Local Sounds: New Releases from DC Musicians

As our city’s music scene continues to grow, so do the number of releases from local musicians. From experimental indie rock to country/R&B fusion to straight up soul, DC area musicians are flourishing across genres and pushing locals to experience new sounds. We caught up with three local artists with new albums out to see what they’ve been working on and where they’re headed next.

Aaron Abernathy (Photo - Kea Dupree)

Aaron Abernathy

Album: Dialogue
Release Date: October

Pianist and soul singer Aaron Abernathy is back with his second solo album, Dialogue, one year after the release of Monologue, an autobiographical album about his parents helping to guide him toward his purpose in life during his senior year of high school. The Howard University grad has lived in the District since 2001, with the exception of a short blip on the West Coast, and currently lives in Northeast near Marvin Gaye’s DC home. The 34-year-old is hopeful that Dialogue will quite literally create an open dialogue in our city about race and the state of our country in today’s political landscape.

On Tap: Your last album, Monologue, was deeply personal. Did you approach Dialogue similarly?
Aaron Abernathy:
At the top of the year, I was in a different mood with what happened with Donald Trump being elected. Between Inauguration Day and February 28, which is the end of Black History Month, I was in my studio every day for six weeks straight, and Dialogue came out of nowhere. It’s this very socially conscious album about me being black in America, and just the different things that I have to face because I’m black. It’s a story about being a black man in this country that he loves. I’m telling the story from my window – from my perspective – but I think it speaks to a lot of people’s stories.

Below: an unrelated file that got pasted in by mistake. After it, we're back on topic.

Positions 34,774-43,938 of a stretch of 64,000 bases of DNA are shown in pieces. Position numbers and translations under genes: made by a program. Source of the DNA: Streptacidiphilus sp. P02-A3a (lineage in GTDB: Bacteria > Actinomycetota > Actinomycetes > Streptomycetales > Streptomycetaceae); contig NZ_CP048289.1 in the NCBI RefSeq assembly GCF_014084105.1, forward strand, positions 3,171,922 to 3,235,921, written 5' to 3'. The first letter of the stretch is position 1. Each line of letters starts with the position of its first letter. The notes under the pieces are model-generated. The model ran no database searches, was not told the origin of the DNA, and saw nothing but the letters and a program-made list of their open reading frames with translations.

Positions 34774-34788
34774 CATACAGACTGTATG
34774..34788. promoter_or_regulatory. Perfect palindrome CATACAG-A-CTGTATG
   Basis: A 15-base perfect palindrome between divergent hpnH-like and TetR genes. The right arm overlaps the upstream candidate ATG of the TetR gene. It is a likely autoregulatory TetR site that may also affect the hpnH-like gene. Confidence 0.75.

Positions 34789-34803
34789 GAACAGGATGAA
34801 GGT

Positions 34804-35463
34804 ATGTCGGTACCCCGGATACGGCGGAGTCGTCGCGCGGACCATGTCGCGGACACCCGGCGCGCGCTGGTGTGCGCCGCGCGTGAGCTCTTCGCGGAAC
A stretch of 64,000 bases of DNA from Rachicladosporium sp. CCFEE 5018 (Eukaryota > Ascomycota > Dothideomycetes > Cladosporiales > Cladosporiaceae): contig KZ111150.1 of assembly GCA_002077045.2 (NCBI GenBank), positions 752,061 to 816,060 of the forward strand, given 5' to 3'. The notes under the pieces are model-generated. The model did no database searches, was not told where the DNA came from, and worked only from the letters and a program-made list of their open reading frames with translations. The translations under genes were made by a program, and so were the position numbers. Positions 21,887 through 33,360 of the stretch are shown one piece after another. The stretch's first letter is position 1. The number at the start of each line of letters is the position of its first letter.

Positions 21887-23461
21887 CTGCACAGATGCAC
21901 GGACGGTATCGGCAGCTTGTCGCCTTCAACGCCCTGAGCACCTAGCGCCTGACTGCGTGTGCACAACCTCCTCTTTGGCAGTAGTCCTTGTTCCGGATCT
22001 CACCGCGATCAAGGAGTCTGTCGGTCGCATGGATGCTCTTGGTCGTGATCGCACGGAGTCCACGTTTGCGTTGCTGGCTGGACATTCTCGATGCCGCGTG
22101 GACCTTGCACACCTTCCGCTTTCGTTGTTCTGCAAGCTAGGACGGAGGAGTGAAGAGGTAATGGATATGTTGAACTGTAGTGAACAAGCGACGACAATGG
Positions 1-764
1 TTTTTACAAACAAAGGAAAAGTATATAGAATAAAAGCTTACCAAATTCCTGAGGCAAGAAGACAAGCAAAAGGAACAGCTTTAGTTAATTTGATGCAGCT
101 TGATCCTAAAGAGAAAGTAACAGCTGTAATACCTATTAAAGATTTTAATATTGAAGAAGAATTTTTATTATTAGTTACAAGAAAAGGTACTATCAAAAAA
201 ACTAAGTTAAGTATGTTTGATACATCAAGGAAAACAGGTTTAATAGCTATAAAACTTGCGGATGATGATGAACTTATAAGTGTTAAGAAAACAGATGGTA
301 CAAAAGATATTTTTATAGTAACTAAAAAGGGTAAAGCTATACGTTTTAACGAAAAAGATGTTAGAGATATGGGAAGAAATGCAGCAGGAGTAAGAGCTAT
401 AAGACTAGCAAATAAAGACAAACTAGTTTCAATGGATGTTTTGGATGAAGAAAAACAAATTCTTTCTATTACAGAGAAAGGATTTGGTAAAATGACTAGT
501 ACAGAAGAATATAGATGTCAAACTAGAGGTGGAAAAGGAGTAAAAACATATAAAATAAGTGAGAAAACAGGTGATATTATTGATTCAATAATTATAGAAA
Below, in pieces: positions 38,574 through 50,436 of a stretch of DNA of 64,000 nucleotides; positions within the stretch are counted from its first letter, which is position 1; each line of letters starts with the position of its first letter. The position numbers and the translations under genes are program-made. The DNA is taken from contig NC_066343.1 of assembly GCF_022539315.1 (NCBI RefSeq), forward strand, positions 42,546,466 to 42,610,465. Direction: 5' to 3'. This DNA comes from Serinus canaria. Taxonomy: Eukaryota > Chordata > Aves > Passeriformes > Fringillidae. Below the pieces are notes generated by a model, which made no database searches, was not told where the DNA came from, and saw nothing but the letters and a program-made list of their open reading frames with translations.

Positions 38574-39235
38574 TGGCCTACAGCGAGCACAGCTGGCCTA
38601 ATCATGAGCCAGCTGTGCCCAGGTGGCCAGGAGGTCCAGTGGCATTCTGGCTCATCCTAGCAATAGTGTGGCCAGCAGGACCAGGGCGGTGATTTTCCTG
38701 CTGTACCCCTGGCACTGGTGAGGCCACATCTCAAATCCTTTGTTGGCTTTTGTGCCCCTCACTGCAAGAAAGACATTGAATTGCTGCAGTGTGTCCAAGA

OT: What genre do the tracks on Dialogue fall into?
Dialogue is a soul album, like straight down the middle. I was listening to Curtis Mayfield’s first solo album, Curtis, Marvin Gaye’s What’s Going On and Sly Stone’s response to Marvin’s album, There’s A Riot Going On. So that soul sound where you really have the introduction of the socially-conscious message album at the top of the 70s that kind of carried throughout the whole 70s.

OT: Are you planning any local performances around the album release?
AA: Not really; this one’s a little different. Because it’s called Dialogue, I’m looking to do more speaking and more Q&A. With Monologue, I was able to just go out and say, “Hey, let me tell my story.” But with Dialogue, this is more about our story, so it’s inclusive. I’m looking to go out and do more Q&A, and then come around next year and do some performances.

OT: What impact do you think speaking about Dialogue will have on the local community?
I want to see Dialogue really have people reflect on the state of the city [and] the state of this country. The main objective is using your voice and your talent to make change, and to not sit around and wait for other people to make change. I can make change by using my platform of music to influence people, to say, “Hey, let me tell you what’s going on in my neighborhood and other inner cities and what it is to be a black man in this world, and let’s have a conversation about it.”  You don’t have to be black to get in on the conversation. Let’s just have a conversation. The goal is to get out here and have some Q&A’s and listening sessions. I’m hoping to play some venues around the city. I have high hopes of doing 9:30 Club or Howard Theatre. Hopefully, it can just [become] that big so we can do something like that.